• Emotional intelligence
  • Time management
  • Written and verbal communication
  • Creativity
  • Innovation
  • Active listening
  • Competent decision-making
  • Adaptability
  • Mental agility
  • Collaboration

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5 ways to properly deliver first-time manager training programs

To build effective training for first-time managers, you shouldn’t only focus on what topics you’ll cover, but also on how you’ll deliver that training. Just like any other employee training development, training for new managers has to be carefully planned and implemented in order to bring successful results.

Let’s see how you can ace the development of your new manager training.

1. Set clear objectives

The first step is to have a clear idea of what you want to achieve through this first-time manager training. For example how to deal with conflict, how to manage tasks, or simply how to be a leader. Then, you should always measure the results, Test new managers on the content, and provide feedback.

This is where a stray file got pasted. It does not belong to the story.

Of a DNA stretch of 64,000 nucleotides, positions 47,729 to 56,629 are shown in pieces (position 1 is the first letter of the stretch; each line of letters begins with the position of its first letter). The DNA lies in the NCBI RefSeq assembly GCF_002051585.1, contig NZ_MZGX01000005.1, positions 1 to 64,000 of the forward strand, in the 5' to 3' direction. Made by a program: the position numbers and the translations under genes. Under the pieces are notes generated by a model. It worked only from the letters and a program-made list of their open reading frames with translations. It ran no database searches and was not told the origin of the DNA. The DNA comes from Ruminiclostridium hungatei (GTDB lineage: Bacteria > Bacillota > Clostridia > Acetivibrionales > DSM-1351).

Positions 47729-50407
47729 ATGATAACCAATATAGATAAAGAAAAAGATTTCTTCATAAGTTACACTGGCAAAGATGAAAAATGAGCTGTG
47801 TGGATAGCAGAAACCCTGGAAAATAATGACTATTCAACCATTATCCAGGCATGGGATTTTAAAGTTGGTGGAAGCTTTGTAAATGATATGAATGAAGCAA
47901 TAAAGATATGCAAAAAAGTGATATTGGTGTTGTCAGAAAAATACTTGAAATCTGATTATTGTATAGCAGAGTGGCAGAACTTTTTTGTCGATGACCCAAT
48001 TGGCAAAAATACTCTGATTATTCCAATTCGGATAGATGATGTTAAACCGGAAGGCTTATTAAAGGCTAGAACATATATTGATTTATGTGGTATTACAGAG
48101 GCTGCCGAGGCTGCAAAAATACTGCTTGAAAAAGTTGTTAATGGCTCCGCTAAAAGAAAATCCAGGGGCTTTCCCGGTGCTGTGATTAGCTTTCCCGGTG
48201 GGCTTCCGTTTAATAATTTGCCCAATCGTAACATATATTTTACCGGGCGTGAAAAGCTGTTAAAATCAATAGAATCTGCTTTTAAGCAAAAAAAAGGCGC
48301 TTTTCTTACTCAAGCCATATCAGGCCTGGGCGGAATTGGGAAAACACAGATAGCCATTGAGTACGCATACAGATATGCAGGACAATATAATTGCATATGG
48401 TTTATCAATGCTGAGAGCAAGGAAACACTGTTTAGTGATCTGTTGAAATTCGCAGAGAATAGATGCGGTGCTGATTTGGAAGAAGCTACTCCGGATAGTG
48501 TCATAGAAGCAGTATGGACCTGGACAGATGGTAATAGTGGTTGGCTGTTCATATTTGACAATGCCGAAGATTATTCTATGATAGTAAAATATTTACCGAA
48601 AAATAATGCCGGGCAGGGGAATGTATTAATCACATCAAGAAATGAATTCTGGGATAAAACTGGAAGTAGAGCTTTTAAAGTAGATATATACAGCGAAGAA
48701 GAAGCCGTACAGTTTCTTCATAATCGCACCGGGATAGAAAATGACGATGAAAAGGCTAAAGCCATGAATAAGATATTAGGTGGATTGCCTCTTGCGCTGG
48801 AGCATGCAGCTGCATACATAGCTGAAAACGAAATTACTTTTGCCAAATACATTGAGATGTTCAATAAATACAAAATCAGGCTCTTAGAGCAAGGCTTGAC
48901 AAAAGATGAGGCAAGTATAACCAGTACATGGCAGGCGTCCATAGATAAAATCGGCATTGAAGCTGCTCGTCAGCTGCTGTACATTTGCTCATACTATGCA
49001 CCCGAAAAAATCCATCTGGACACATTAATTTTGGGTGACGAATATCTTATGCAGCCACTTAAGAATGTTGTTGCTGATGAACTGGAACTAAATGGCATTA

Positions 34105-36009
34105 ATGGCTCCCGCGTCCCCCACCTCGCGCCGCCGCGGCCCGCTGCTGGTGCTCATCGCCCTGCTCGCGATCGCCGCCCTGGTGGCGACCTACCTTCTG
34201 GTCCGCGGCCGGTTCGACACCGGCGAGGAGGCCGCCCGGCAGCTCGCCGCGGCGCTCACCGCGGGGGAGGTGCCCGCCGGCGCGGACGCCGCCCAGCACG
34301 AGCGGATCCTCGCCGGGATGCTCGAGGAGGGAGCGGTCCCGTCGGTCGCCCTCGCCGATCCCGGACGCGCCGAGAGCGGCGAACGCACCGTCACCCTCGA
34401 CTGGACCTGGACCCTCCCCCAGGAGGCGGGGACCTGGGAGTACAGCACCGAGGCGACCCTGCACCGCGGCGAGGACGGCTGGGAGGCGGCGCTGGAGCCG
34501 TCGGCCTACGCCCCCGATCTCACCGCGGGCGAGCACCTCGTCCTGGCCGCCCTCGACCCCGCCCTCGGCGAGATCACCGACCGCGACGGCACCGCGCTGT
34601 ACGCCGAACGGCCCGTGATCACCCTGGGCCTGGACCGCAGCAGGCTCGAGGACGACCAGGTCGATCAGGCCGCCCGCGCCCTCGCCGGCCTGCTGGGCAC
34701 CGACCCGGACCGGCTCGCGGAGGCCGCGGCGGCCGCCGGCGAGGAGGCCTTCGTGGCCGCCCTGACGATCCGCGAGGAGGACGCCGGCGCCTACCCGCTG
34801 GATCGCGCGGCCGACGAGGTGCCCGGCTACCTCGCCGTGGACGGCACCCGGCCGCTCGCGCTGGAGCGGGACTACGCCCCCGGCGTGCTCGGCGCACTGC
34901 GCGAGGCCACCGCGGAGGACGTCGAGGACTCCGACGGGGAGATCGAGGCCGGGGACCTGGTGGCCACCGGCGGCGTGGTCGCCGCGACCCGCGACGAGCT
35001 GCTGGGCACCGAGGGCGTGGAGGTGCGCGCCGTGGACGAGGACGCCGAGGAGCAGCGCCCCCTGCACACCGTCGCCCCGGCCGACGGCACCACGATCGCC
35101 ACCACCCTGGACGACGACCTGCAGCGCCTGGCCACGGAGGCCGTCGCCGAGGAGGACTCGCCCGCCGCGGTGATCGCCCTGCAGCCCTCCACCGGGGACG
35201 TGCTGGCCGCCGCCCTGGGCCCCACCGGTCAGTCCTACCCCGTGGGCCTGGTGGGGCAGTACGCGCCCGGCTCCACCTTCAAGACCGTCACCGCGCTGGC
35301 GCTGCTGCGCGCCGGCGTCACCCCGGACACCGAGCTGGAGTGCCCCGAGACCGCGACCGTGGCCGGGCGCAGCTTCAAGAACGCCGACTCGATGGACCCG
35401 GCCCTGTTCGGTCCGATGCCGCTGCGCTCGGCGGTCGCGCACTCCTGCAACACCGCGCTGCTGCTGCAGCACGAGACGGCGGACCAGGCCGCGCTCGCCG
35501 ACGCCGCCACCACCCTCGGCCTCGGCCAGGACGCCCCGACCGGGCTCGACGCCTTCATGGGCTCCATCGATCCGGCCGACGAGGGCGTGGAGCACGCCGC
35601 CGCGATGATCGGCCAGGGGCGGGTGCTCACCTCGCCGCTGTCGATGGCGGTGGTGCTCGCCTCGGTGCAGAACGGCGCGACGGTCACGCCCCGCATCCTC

2. Provide interactive content

Dull, sterile information doesn’t help the learning process. Countless seminars and ILT sessions that miss the engagement mark will not bring the results you crave to your first-time management training program.

Make sure your training includes visual and interactive content to help the information stick. For example, if you want to train new managers on how to handle conflict, give them a realistic scenario and ask how they’d approach it. Then, discuss their answers and share best practices

3. Offer online training

Many employees are working remotely. In this case, online courses for first-time managers are useful. You can always try a blended learning approach to accommodate both those who work from the office and those who work from home.

“As we have a hybrid workforce, we prefer online courses as they are available 24/7 anywhere there is an internet connection. This means that our remote workers and our workers on flexible schedules can access the training at their convenience. Another advantage is that the online learning materials are always accessible to be referred to when needed.” as Dean Kaplan, CEO of The Kaplan Group, says.